Motivate the elephant:
- Find the feeling. Find a “heavy” emotion that will motivate the change. Shame, embarrassment, or anger from being stared at by a 10-year-old after missing so many lines should be pretty effective.
- Shrink the change. Make it seem like all the lines are easy to learn, if learned only one at a time.
- Grow the person. Motivate the Catholic to learn it as quickly and seamlessly as they did in fifth grade; if you already did it once, you just have do it again!
Shape the path:
- Tweak the environment. Have cue cards all over the place, laminate them, make them easy to fit in a pocket or purse.
- Build habits. Have the Catholic go to church every week until they have an “error-free” Mass.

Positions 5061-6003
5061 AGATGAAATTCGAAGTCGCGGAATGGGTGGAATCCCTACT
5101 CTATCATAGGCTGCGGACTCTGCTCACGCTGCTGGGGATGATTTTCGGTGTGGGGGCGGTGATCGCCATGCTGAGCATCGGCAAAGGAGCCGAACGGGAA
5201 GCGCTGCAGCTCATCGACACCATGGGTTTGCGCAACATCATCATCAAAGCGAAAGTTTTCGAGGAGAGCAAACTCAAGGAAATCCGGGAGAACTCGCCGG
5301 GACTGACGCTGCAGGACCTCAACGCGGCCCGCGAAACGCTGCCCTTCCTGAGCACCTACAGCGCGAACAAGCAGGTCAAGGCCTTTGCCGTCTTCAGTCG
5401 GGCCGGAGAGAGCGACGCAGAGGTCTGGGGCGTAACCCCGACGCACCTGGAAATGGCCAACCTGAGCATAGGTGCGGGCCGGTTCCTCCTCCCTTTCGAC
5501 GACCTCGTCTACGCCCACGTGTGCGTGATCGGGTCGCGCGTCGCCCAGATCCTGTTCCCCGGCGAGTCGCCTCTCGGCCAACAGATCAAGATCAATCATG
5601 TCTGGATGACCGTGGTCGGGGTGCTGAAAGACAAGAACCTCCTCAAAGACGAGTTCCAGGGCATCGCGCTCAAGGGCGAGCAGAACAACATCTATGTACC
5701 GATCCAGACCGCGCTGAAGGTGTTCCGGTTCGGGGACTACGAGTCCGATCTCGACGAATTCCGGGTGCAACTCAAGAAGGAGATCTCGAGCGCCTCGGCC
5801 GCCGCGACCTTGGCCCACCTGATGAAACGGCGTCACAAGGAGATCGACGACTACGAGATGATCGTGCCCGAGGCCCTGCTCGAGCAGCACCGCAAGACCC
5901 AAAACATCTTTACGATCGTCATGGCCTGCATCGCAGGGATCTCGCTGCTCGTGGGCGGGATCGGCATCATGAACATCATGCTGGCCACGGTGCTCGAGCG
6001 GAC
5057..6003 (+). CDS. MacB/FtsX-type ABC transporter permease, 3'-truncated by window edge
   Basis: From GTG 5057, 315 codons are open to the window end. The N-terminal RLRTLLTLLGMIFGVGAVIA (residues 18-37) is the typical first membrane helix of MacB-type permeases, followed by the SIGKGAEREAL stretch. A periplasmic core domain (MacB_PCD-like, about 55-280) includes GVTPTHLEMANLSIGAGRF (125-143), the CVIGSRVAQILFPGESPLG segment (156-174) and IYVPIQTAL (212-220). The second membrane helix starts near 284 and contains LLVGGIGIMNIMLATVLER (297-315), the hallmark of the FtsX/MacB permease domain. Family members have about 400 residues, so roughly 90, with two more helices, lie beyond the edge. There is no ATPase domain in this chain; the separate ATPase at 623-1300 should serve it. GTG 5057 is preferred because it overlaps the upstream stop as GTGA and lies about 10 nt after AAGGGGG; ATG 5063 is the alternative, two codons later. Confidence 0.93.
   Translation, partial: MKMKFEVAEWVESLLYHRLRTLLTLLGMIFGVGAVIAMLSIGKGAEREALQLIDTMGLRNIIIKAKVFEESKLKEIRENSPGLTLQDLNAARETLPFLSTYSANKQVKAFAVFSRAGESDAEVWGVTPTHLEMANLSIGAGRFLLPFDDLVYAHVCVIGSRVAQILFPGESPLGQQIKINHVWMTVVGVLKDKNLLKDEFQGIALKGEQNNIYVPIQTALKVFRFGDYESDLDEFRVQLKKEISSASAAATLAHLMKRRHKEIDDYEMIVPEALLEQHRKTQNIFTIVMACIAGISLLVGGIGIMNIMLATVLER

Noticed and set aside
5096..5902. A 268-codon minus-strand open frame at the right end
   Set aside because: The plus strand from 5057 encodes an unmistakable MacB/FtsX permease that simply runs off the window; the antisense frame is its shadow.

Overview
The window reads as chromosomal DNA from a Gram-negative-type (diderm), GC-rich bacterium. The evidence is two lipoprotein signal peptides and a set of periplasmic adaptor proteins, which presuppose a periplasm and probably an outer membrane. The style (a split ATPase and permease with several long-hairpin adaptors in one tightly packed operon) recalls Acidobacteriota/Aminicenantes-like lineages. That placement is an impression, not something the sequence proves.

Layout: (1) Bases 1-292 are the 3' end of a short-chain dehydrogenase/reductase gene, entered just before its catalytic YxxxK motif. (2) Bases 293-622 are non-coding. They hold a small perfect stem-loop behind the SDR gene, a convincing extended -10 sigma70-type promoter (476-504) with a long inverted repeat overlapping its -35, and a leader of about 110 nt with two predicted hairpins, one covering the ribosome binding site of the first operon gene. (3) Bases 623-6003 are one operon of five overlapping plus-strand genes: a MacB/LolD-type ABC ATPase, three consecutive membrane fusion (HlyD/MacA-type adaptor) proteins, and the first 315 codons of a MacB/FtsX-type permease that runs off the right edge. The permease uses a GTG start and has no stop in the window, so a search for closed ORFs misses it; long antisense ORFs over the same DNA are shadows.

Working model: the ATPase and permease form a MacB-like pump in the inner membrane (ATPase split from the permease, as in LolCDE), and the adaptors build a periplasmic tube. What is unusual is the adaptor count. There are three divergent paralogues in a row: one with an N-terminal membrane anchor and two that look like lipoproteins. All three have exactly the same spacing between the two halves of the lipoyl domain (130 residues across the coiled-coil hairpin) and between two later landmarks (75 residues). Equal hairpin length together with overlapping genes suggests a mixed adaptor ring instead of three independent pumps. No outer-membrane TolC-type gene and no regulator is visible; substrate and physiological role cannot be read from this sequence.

- Rally the herd. Have them watch others for cues on behavior; this has worked for me for decades!
You can see that many of these techniques should be easier in healthcare than in other industries, especially motivating the elephant and shaping the path. To facilitate change, hospitalists should find ways to direct the rider, motivate the elephant, and shape the path, and we may find that change is not as daunting and overwhelming as it might at first seem.
And when you finally do make a positive change happen, give yourself a high-five—and send a “Hail Mary” to the Creasters.
Dr. Scheurer is physician editor of The Hospitalist.